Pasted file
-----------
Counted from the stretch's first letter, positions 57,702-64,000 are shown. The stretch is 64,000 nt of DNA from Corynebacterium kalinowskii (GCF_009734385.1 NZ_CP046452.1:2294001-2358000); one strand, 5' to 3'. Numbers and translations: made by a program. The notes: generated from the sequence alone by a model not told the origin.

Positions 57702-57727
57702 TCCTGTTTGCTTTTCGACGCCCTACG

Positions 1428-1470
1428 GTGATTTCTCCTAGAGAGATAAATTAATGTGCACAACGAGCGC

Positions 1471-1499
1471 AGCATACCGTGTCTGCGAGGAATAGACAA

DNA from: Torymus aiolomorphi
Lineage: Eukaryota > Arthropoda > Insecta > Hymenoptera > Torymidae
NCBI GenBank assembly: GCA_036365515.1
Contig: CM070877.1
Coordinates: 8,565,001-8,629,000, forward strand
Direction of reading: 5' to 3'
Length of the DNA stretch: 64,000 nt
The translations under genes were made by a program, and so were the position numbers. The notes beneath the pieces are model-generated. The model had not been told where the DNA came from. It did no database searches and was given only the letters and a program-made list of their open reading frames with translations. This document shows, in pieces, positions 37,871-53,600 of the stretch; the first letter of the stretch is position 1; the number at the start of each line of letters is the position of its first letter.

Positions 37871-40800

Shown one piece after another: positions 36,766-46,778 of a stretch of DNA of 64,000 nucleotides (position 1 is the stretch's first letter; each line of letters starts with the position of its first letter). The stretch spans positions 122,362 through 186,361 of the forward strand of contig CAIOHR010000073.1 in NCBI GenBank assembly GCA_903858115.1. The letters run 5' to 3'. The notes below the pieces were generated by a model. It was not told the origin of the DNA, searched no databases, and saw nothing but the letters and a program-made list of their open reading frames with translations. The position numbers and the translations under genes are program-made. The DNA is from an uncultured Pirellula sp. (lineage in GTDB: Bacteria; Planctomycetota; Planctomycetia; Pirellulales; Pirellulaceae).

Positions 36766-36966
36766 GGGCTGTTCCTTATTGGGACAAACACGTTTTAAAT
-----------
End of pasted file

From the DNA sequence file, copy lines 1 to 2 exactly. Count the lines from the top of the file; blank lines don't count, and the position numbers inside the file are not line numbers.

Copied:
Counted from the stretch's first letter, positions 57,702-64,000 are shown. The stretch is 64,000 nt of DNA from Corynebacterium kalinowskii (GCF_009734385.1 NZ_CP046452.1:2294001-2358000); one strand, 5' to 3'. Numbers and translations: made by a program. The notes: generated from the sequence alone by a model not told the origin.

Positions 57702-57727